The call for this “training” to take place in all of the neighborhood’s homes was just one of TFBJC’s many initiatives to be reactive to community issues in the late eighties and early nineties. They got their point across through the Pastor’s explosive sermons.
At the cross is where you must be, near, ain’t close enough!” the pastor demanded.
“No it ain’t!”
With the hall doors open, his voice could easily be heard, bellowing out of the speakers down to the street corners, sending inhibitions through the conscience of even the most Godless of the ’hood’s subjects: “Yo, let’s take this shit down the block, my nigga.”
85th Street, where First Baptist lived, had a row of two-flats and single-family bungalows just across the way, two of which had boarded windows. Next to three of the most “attractive” houses (and even calling them such was a stretch), empty lots squatted, forsaken with knee-high grass. One had a bullet-holed fence, yards of it leaning to where it touched the ground. These fields were littered with bottles, McDonald’s sandwich boxes, and brown paper and plastic bags. On both sides of the one-way, the curbs were filled with even more debris: discarded potato chip bags, beer cans, and empty cigarette boxes.
However, the church radiated a defiant beauty from the spirits of the people who gathered there for Sunday service, a sharp contrast from the ugliness outside and around it. The potholed streets, howling in ghastly echoes, grunting to hide its pain, would be drowned out by Lynell Brown, the boy soprano in the youth choir, or muted completely by Deacon Reed’s organ.
Still, the landmark pained the eyes of the congregation’s twilight members who could remember when the church pillared the community, the days when taxpayers gave it more attention than their own residences. These seasoned folks shook their heads in disgrace, moving their aching bones through the entrance, just beneath an inoperable clock and an eroding cross.
The building had been on the edge of disrepair before they used “the restoration fund” to hardwood floor the stage, replace a few doorknobs, and cover the cracks in the walls with gold-colored paint. The fumes triggered his Aunt Latoya’s asthma and she cursed about them using “that ole cheap paint.” The once ruby bricks, outlining the building’s foundation, trapped in an acrid smell. It was rumored to have been emanating from the walls containing the asbestos later found in the basement.
Yet, Pastor Jenkins’ voice had the quality to hypnotize its audience, blinding them to the crud around them. “Why look back at yo’ life, missin’ things you never gon’ have, cryin’ over the things you may never do, when there is much to have and will be plenty to do in God’s palace?” he asked.
“Praise him!” Sister Brooks shouted.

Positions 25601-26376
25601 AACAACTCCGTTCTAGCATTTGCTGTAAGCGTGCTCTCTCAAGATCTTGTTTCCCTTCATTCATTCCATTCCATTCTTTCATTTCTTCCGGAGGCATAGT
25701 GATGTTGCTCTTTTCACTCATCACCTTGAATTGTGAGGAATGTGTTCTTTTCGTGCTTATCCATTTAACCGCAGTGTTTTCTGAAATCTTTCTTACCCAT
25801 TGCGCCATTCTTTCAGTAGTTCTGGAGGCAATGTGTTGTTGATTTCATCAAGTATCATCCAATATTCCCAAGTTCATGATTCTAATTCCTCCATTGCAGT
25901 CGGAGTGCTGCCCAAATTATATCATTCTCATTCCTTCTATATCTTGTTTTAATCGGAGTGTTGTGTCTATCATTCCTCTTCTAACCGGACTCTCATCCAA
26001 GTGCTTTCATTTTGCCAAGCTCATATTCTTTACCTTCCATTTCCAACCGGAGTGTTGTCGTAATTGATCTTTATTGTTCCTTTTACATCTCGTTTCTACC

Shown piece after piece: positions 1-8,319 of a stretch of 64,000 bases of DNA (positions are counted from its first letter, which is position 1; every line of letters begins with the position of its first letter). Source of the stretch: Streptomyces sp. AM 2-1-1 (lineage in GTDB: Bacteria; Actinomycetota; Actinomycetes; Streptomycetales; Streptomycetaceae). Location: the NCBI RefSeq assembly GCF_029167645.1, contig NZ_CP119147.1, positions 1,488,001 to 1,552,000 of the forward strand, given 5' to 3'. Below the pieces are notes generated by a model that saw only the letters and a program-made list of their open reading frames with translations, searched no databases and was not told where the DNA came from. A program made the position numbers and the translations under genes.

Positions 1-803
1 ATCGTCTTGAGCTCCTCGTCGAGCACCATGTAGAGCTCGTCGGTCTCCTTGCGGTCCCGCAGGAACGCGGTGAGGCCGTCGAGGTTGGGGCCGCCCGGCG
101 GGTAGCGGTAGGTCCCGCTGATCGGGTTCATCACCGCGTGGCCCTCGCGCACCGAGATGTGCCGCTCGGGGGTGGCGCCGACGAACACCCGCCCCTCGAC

“But today, we’ll talk about what we can do, what we must have while we’re still here on God’s green earth,” he paused, peering at those whom he could forge direct eye contact and then said, “our boys.”
“Talk about it!”; “Go’on nah!”; “Testify!”
“You grandparents out there, havin’ to be the mama, the daddy, and the grandmother or grandfather—”
“Yes, Lord!”; “Tell ‘em, Gawd.”; Organ played.
“Perk up yo’ ears! ’Cause through me, The Lord is speakin’ to ya, in here, this mornin’,” Jenkins insisted, coarse voiced and frantic. He was a baritone; most of his words were sung like a Negro spiritual, belted from the diaphragm of a tortured slave.
I think the old cats are better anyhow. MC Hammer, Run DMC, Public Enemy, man, those cats made real music, right?”
“No doubt, but we in different times now. Sh—stuff change. Like people do. Well, some do.”
“Guess I’m not into change then. That’s what your stuff is about, change?” The officer examined him, rotating Fonse’s index finger with way more pressure than he had used before.
“It’s about whatever’s in my head, feel me. I ’on’t plan no rhyme. It just be happenin’.”
“Like this, you being here right now? Did that just happen?” he chuckled.
Fonse’s eyes thinned. He chewed his bottom lip and calmed himself. “Yeah, and I ain’t plan it.”
“Sure ’bout that?”
Pastor Jenkins grew more impassioned; his vocals jumped two octaves, in an airy falsetto way above his range, resulting in much of his message being inaudible. His sandpaper sound disagreed with his good-looking, relatively young appearance. He was fairly new to the church and he turned many heads with his flashy suits and Florsheim shoes. He kept a razor-sharp haircut with a neatly trimmed texturizer on top. The whole congregation believed in looking their best for The Lord, and he was a forerunner for that campaign.
“When you get home, you put e-ve-ry-thing aside. Do you hear me? E-ve-ry-thing aside. I don’t care what bills ain’t paid. What dishes need washin’. The time is now to take yo’ boys, look them in the eye and say, ‘I love you.’”
“Yes!” Organ plays.
“Say, ‘You know God loves ya.’”
“Yes, he does!”